Then, Eisenkot re-emphasised that Israel had a “long-term policy not to get involved in the Syrian conflict”… as long as there was no “attempt to harm our Druze brothers”. He reiterated Israel’s demands regarding the need for the Hezbollah and Iran to leave Syria, stressing that “we will not accept Iranian consolidation in Syria in general, and their concentration west of the Damascus – Sweida Road [about 50 kilometers from the Israeli border on the Golan Heights]. We will not allow any Iranian presence, we have warned them against building factories or military bases and we will not allow it.”
Eisenkot statements are, among others, an official and public response to the Saudi highly possible intent to stop Iran and act against the Hezbollah, as expressed by Saudi Arabia’s Foreign Minister Adel Jubeir in an interview with Reuter. There, Jubeir stressed that “(The Iranians) are the ones who are acting in an aggressive manner. We are reacting to that aggression and saying: ‘Enough is enough. We’re not going to let you do this anymore’.” He added, as summarized by Reuters, that “Saudi Arabia was consulting its allies about what leverage to use against Lebanese Shi‘ite group Hezbollah — an Iranian ally — to end its dominance in the small Mediterranean nation and intervention in other countries.”
Lebanon, considering Israel’s statement, however, does not appear as a realistic theatre of operations to stop or check Iran’s influence. Israel even seems to suggest a kind of laissez-faire, that would appease the situation there. If the Saudis pay heed to Israel, considering too previous developments in the Lebanese crisis (see previous signal), as Iran did not appear to have so far poured oil on the fire, it is likely that the situation will settle in Lebanon.
In Syria, considering the state of play on the ground (see map below), it continues to be difficult to see “anti-Iranian influence” actions other than tough peace negotiations being endeavoured, except if the U.S. were willing to change enemy, which does not appear as likely. Yet not likely does not mean impossible.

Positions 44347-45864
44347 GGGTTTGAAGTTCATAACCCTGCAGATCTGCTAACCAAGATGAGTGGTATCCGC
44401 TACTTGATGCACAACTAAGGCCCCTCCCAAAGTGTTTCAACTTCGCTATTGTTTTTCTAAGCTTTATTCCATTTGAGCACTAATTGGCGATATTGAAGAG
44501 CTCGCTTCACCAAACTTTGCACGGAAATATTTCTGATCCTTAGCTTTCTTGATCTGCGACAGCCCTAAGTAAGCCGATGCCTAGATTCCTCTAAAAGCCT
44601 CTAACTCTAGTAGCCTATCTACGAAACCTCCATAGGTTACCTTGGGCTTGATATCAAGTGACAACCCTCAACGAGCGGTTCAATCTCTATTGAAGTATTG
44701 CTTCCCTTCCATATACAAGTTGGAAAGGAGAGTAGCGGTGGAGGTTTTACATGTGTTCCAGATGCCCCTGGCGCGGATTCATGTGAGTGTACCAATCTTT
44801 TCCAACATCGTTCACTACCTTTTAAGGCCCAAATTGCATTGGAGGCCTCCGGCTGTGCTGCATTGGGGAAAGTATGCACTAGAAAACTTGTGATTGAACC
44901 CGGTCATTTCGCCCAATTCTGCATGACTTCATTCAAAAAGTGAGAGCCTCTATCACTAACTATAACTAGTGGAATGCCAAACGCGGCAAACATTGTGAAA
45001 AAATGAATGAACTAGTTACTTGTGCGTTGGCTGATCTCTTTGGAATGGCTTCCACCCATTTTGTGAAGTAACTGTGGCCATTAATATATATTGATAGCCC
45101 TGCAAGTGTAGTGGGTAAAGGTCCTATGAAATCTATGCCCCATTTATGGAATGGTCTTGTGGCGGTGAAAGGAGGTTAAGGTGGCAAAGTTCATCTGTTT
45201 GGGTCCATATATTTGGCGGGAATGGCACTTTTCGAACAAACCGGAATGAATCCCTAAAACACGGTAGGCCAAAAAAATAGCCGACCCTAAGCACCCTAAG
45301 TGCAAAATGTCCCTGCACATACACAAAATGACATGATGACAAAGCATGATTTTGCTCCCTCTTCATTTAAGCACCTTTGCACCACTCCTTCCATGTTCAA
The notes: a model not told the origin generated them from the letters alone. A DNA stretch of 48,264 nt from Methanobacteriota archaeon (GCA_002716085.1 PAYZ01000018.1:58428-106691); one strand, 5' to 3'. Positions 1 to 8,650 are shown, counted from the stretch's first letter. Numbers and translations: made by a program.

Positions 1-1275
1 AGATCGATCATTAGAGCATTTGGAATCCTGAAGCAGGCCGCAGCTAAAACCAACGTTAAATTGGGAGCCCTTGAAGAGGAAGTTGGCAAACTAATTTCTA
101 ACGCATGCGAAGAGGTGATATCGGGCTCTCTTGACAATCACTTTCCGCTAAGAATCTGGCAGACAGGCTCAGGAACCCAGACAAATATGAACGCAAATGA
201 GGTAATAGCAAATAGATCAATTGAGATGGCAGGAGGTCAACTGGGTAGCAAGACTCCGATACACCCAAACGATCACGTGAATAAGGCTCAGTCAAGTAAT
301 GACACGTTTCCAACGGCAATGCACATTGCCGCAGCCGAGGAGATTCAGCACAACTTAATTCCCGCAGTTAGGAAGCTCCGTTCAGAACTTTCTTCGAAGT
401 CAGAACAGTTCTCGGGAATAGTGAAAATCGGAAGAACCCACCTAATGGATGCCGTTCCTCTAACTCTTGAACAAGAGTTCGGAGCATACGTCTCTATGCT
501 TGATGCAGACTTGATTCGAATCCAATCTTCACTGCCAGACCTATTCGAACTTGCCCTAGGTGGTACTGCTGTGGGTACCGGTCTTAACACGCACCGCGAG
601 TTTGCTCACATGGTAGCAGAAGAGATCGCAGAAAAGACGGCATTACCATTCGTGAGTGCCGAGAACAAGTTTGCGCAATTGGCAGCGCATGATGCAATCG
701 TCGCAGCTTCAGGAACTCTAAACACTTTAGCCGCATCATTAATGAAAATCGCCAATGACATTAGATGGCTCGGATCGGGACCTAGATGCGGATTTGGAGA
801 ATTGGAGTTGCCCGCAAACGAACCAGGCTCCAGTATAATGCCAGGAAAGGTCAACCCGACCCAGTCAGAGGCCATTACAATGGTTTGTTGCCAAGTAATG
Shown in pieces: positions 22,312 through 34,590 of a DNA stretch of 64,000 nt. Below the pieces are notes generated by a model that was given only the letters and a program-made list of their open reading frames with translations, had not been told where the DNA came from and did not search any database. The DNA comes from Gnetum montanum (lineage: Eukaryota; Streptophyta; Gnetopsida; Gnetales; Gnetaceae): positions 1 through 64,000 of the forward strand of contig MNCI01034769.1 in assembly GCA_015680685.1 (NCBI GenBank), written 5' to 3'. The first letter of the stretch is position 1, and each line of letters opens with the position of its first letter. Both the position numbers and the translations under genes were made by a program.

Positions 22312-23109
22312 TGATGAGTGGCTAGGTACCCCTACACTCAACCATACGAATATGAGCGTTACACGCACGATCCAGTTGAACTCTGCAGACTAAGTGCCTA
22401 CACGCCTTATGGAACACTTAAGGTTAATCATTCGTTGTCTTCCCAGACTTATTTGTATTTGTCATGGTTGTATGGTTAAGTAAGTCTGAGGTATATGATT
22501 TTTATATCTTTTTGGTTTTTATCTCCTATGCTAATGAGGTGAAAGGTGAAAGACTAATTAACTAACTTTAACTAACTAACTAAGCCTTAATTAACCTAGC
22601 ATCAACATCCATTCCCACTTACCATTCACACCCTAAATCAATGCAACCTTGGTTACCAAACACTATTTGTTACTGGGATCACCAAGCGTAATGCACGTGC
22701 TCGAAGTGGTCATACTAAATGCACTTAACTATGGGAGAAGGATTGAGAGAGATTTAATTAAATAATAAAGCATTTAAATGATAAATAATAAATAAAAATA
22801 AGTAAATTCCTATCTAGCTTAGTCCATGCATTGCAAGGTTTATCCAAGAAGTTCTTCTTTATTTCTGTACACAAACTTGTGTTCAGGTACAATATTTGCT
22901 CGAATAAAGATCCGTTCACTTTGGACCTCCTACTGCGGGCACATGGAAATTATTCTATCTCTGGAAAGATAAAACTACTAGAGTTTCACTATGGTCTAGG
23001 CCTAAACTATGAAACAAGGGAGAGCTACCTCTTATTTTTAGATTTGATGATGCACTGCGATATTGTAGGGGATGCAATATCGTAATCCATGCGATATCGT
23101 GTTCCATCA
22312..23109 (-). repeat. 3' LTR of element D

Remains Yemen, where China’s position added to Israel willingness to share information could act as a stabilising influence on the conflict, without, of course, forgetting to consider the willingness of the local actors.
Thus what seems to be emerging is a stabilizing Middle East, with a stronger Iranian influence, which would be kept in check by global powers.
Potential feeling of threats and dangers to survival felt by the Hezbollah must also be closely monitored as they may engender further instability.
The way the Syrian conflict will be settled and if it is at all settled, as Turkey’s interest must also not be forgotten, will probably prove key.
China’s determination to deepen strategic cooperation with Saudi Arabia will not waver, no matter how the international and regional situation alters, Chinese President Xi Jinping told Saudi King Salman bin Abdulaziz Al Saud in his phone conversation with the ruler Thursday.
Israeli military chief gives unprecedented interview to Saudi media: ‘Iran is biggest threat to Mideast’
In an unprecedented move, a Saudi newspaper on Thursday published an interview with the Israeli military chief, Lt. Gen. Gadi Eisenkot. This is the first time that an Israeli chief of staff is interviewed by a media outlet in the kingdom, which doesn’t have diplomatic ties with Israel.
RIYADH (Reuters) – Saudi Arabia’s Foreign Minister Adel Jubeir said on Thursday the kingdom’s actions in the Middle East were a response to what he called Iranian aggression, and hinted at future action against Lebanon’s Hezbollah. Long-standing arch-rivals, Riyadh and Tehran are waging a contest for power on several fronts across the region, notably in Yemen and Lebanon.